DP16807 Keeping the Agents in the Dark: Private Disclosures in Competing Mechanisms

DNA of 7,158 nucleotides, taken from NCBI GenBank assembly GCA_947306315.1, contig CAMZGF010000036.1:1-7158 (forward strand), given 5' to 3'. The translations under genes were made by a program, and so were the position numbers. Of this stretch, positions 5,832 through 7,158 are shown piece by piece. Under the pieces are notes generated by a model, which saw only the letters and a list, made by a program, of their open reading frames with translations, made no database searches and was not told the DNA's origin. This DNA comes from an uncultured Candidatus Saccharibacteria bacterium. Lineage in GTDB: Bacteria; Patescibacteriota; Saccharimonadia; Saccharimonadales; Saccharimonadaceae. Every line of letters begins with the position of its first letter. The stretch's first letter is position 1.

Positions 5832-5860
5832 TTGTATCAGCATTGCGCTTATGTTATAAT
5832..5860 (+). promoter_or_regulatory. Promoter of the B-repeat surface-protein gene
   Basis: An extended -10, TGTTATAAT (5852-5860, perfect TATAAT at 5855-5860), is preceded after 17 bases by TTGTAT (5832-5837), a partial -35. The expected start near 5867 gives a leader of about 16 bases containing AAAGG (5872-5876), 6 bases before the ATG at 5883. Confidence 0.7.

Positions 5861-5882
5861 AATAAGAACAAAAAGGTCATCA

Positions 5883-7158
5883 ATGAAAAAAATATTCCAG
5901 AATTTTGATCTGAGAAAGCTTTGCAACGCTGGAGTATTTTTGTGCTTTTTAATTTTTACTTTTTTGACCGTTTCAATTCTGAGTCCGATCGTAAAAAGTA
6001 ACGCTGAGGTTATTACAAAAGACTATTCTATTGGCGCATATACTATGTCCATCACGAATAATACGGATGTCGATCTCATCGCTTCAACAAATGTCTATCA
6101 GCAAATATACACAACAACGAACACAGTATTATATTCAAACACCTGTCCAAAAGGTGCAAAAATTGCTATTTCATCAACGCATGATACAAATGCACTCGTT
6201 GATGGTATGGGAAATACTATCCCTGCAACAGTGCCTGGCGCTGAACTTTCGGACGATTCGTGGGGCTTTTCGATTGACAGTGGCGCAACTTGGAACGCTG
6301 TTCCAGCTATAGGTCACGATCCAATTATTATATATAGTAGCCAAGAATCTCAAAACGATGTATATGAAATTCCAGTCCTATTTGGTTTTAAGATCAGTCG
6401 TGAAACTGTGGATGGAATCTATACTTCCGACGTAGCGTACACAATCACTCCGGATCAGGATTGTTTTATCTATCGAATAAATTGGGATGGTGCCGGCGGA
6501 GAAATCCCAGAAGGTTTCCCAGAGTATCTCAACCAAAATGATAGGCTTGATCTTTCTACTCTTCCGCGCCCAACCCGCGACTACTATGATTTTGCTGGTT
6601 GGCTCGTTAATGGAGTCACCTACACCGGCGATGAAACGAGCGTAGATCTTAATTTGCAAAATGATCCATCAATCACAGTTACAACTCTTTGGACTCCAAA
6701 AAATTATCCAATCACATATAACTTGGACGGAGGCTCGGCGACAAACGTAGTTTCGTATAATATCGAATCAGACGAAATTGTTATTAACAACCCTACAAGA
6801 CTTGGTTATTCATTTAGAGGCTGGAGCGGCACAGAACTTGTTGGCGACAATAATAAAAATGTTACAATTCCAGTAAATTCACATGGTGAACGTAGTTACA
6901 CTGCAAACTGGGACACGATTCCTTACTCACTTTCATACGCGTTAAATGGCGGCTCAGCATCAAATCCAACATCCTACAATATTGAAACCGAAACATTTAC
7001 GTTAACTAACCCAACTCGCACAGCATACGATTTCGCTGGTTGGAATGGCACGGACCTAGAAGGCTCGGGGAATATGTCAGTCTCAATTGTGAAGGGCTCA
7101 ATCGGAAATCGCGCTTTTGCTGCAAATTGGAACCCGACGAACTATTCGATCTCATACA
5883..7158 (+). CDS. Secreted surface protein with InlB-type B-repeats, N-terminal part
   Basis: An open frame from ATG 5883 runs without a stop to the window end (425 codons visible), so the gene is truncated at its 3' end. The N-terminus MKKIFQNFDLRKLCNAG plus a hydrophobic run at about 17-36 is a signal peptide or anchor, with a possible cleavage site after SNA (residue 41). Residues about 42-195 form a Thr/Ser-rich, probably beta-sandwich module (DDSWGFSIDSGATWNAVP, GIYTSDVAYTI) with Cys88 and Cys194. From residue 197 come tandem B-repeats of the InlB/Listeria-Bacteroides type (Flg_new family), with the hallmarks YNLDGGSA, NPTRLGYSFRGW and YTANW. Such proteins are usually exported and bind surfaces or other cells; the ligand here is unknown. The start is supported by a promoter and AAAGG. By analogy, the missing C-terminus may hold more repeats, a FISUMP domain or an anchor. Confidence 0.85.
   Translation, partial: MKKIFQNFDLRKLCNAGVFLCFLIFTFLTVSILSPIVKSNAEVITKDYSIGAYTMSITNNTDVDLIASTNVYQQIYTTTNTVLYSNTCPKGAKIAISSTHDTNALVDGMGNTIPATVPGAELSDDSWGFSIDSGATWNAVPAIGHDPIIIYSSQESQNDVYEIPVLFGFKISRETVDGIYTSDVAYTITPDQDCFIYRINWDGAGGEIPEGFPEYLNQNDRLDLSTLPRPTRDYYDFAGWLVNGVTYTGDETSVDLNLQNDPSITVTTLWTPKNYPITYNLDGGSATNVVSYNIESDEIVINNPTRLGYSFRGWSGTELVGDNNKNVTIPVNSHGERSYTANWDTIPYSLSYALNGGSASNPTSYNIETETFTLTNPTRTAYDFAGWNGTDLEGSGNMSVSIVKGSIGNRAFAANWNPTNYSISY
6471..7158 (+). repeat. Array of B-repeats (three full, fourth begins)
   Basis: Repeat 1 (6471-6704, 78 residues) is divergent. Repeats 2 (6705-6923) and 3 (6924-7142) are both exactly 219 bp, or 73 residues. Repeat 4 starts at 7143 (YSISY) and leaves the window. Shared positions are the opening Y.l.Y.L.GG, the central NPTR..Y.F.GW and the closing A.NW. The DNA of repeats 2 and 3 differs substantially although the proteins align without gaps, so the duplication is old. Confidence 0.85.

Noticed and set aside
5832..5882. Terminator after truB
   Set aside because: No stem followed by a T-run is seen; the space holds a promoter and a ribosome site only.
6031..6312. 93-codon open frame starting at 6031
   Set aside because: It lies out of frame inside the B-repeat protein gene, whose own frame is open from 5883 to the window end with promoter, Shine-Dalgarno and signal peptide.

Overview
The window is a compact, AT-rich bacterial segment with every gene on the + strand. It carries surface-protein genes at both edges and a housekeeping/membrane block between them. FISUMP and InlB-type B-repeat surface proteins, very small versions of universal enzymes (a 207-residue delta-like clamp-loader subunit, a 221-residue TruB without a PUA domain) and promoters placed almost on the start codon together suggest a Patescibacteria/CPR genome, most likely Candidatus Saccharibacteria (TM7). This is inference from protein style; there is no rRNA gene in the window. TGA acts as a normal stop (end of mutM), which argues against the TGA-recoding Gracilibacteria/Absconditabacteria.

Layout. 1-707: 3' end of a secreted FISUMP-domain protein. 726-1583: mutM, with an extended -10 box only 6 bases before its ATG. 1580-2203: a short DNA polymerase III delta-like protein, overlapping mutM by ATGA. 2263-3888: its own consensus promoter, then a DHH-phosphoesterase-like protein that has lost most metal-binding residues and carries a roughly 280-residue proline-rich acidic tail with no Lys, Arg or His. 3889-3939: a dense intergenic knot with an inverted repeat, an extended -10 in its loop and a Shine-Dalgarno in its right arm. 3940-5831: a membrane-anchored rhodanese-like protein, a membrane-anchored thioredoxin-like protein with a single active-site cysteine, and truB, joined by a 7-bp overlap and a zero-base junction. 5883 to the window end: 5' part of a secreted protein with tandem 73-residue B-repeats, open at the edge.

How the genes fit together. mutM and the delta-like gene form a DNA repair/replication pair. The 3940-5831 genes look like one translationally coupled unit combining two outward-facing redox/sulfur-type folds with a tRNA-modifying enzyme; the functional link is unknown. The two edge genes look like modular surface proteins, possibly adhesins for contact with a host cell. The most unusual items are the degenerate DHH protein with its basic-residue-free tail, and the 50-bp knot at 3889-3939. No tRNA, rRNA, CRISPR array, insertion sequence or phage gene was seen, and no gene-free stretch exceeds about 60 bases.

We study competing-mechanism games, in which several principals contract with several privately informed agents. We show that enabling principals to engage into private disclosures - whereby a principal sends to the agents contractible private signals about how her final decision will respond to the agents' messages - can significantly affect the predictions of such games. Our first result is that equilibrium outcomes and payoffs of games without private disclosures need no longer be supported once private disclosures are allowed for. This challenges the robustness of the folk theorems à la Yamashita (2010). Our second result is that allowing for private disclosures may generate equilibrium outcomes and payoffs that cannot be supported in any game without private disclosures, no matter how rich the message spaces are. This challenges the canonicity of the universal mechanisms of Epstein and Peters (1999). These findings call for a novel approach to the analysis of competing-mechanism games.